Automated parking and electric vehicle charging may sound like a futuristic gimmick, but according to Volkswagen the technology is proven and the reality is closer than you may think. As for the gimmickry, these automated systems have the potential to make parking facilities more convenient, efficient and safe, and that could yield some significant bottom-line benefits for businesses that adapt to the new technology.
The goal of V-Charge (short for Valet-Charge) is to help make urban transportation systems more efficient. The ripple effect is to encourage greater use of mass transit by vehicle owners, by making parking more convenient.
In addition, by offering the convenience of automated electric vehicle (EV) charging, the new system could provide another incentive for auto buyers to choose an EV.
The typical example cited by V-Charge is a park-and-ride commuter who can conveniently exit his or her vehicle at the entrance to a train station instead of having to find a parking spot and walk to the train station.
With automated driving, the vehicle can go off and find its own parking spot.
To ice the cake, if it is an electrical vehicle in need of a charge it will go to a charger-equipped spot. Once charged, the EV will find a regular spot to park in for the rest of its stay, leaving the charger free for another vehicle.
The key to getting the system into real-world use sooner rather than later is to demonstrate it in a controlled environment, such as a college or corporate campus. To that end, the V-Charge consortium has set this four-year goal for systems in Zurich, Switzerland, and Braunschweig, Germany:
"... The demonstration and implementation of a fully operational future car system including autonomous local transportation, valet parking and battery charging on the campus of ETH [Swiss Federal Institute of Technology] Zurich and TU [Technical University] Braunschweig. The envisioned key contribution is the development safe and fully autonomous driving in city-like environments using only low-cost GPS, camera images and ultrasonic sensors."
Earlier versions date back to 2005. Today's iteration is described in a recent VW press release (break added):
"A dense network of sensory devices enables autonomous operation of the V-Charge test vehicle, which is based on a Volkswagen e Golf1. Four wide-angle cameras and two 3D cameras, twelve ultrasound sensors, digital maps and the so-called 'Car2X' technology for the vehicle's communication with the infrastructure ensure that the vehicle's surroundings are reliably detected and recognized.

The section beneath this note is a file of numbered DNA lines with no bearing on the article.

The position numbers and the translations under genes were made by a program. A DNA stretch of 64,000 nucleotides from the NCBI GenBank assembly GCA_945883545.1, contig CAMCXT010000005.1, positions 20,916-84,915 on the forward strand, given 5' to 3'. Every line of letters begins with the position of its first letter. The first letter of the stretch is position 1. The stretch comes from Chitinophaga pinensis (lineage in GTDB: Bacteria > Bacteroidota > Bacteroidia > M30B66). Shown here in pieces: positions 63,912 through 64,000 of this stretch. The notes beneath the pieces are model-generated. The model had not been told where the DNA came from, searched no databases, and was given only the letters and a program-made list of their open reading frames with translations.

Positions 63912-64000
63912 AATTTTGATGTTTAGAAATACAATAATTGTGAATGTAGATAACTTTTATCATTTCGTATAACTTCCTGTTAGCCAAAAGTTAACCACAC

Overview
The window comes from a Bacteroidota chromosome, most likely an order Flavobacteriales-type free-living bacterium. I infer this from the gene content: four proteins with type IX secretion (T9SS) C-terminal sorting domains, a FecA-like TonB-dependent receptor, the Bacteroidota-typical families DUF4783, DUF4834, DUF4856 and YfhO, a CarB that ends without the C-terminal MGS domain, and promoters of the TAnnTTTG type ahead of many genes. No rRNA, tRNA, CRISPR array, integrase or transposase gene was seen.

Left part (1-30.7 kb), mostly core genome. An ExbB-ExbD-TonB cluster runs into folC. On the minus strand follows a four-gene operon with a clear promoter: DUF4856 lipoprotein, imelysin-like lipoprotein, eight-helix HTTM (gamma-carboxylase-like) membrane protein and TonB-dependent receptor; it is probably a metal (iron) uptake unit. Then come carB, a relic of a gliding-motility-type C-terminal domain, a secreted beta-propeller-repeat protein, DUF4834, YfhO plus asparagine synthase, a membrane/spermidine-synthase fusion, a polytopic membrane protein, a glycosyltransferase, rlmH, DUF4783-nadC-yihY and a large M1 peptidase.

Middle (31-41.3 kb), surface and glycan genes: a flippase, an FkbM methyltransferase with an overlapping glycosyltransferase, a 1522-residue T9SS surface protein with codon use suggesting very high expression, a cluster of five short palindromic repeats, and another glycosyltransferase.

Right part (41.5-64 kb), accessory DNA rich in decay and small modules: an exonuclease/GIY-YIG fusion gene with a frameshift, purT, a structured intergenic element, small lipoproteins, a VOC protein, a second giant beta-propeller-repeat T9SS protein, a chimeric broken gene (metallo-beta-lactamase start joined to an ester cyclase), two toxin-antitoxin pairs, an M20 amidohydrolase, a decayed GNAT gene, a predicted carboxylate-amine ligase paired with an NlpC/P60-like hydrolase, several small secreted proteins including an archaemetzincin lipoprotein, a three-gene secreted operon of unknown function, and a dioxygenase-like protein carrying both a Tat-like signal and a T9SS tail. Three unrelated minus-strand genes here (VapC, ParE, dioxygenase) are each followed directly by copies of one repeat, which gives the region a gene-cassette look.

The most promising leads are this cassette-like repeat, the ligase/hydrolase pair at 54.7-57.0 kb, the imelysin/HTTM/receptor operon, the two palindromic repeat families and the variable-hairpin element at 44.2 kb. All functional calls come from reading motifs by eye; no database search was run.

"Pedestrians, vehicles and obstacles get identified, parking spaces recognized and measured and then this stream of data is put together in real time to form an overall picture – the task that the technical 'sensory organs' have to fulfill is complex and extremely varied."
Automated park-and-charge systems could also become part of a company's incentive toolkit for attracting top talent, and for enhancing mobility on corporate campuses.
TriplePundit has noted that driverless systems could provide an incentive for more drivers to use individual cars rather than mass transport. The result, whether the car is gas-fueled or electric, will be an increased demand on energy resources, along with the reduced efficiencies that result from traffic congestion -- unless drivers have an incentive to use park-and-ride mass transit, such as envisioned by V-Charge.
Driverless systems and automated parking also fit seamlessly with the trend toward electric vehicle integration into individual lifestyles, Ford's MyEnergi system being one good example.
Image: Courtesy of Volkswagen.
Tina writes frequently for TriplePundit and other websites, with a focus on military, government and corporate sustainability, clean tech research and emerging energy technologies. She is a former Deputy Director of Public Affairs of the New York City Department of Environmental Protection, and author of books and articles on recycling and other conservation themes. She is currently Deputy Director of Public Information for the County of Union, New Jersey. Views expressed here are her own and do not necessarily reflect agency policy.